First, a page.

It's taken Berendt 10 years follow up his long-running bestseller, Midnight in the Garden of Good and Evil.
In lieu of Savannah, he offers us Venice, another port city full of eccentric citizens and with a long, colorful history. Like the first book, this one has a trial at the its center: Berendt moves to Venice in 1997, just three days after the city's famed Fenice opera house burns down during a restoration. The Venetian chattering classes, among whom Berendt finds a home, want to know whether it was an accident or arson. Initially, Berendt investigates, but is soon distracted by the city's charming denizens. Early on, he's warned, "Everyone in Venice is acting," which sets the stage for fascinating portraits: a master glassblower creating an homage to the fire in vases, an outspoken surrealist painter, a tenacious prosecutor and others. As the infamous Italian bureaucracy drags out the investigation, Berendt spends more time schmoozing with the expatriate community in long discussions about its role in preserving local art, culture and architecture. By the time the Fenice is rebuilt and reopens, Berendt has delivered an intriguing mosaic of modern life in Venice, which makes for first-rate travel writing, albeit one that lacks a compelling core story to keep one reading into the night. Agent, Suzanne Gluck.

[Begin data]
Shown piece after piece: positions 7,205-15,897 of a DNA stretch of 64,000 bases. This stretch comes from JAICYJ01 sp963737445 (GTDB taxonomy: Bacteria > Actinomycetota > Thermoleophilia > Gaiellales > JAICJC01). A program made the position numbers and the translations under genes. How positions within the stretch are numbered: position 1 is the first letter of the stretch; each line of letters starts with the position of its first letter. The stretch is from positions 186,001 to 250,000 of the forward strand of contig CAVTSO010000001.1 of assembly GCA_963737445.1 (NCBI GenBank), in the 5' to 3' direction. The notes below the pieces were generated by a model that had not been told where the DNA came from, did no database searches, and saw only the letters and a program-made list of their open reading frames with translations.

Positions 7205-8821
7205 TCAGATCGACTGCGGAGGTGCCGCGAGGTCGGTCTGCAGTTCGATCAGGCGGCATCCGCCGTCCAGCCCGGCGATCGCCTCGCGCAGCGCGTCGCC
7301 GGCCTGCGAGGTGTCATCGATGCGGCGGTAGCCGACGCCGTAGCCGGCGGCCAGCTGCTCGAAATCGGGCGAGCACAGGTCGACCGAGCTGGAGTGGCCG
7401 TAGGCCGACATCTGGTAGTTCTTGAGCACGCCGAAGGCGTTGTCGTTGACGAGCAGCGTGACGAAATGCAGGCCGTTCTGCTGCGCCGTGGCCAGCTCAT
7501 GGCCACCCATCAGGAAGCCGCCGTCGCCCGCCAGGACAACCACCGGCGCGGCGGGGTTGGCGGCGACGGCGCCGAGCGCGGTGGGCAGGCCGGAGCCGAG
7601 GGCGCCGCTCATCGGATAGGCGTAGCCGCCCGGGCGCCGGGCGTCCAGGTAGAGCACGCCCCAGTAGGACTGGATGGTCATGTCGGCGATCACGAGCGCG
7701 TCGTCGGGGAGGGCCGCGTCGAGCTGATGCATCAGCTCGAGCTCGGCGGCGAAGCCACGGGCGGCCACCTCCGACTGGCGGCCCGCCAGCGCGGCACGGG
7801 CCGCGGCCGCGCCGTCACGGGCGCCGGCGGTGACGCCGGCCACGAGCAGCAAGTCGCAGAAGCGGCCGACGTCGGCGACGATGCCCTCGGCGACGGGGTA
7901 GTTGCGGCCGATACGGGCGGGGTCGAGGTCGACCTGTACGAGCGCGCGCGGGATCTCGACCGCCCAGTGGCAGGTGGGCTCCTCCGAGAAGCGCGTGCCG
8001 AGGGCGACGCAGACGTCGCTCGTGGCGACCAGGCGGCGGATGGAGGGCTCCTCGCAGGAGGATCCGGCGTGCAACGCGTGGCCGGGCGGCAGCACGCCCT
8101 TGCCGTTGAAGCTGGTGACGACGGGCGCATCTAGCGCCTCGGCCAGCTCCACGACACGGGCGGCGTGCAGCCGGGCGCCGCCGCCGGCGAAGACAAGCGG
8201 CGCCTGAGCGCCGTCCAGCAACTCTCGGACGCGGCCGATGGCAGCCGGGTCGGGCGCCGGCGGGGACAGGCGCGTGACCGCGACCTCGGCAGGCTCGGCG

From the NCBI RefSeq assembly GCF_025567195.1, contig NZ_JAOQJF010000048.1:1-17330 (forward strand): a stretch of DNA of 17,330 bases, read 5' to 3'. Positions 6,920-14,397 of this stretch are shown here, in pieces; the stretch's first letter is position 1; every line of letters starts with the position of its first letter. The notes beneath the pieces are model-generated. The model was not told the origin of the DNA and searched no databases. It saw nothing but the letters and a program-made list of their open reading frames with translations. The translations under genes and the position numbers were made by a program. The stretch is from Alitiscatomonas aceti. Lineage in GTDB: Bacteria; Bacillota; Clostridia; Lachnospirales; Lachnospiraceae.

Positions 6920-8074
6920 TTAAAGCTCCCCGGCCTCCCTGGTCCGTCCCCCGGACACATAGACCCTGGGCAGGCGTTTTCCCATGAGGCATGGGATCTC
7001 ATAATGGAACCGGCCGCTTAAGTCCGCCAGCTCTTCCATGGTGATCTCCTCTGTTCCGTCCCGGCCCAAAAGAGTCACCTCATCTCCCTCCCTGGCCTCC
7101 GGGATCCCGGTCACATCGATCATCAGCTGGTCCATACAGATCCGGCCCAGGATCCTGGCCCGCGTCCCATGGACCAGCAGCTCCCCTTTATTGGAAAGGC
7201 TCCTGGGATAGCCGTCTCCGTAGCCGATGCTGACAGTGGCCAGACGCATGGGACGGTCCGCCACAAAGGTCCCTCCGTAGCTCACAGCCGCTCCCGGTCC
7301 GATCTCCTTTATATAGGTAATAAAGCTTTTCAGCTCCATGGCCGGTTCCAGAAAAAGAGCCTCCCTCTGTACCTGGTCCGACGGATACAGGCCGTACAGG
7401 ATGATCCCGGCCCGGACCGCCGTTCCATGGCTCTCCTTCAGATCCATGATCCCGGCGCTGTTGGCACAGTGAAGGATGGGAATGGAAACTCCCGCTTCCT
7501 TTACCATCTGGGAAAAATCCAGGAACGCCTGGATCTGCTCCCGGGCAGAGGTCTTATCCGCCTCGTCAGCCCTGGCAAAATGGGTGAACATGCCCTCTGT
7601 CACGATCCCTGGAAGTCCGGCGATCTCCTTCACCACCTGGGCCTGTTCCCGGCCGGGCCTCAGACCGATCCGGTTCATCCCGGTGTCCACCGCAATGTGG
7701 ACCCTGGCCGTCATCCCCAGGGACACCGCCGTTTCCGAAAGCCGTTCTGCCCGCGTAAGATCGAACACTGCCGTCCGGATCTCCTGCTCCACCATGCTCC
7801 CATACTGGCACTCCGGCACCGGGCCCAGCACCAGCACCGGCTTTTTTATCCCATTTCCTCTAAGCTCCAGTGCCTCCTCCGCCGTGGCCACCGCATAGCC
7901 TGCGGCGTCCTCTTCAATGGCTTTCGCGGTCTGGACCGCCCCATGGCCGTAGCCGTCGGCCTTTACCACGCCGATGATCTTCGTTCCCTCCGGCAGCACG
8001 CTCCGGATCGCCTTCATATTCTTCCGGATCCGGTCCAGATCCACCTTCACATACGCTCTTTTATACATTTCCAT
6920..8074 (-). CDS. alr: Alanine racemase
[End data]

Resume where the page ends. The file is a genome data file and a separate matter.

(On sale Sept. 27)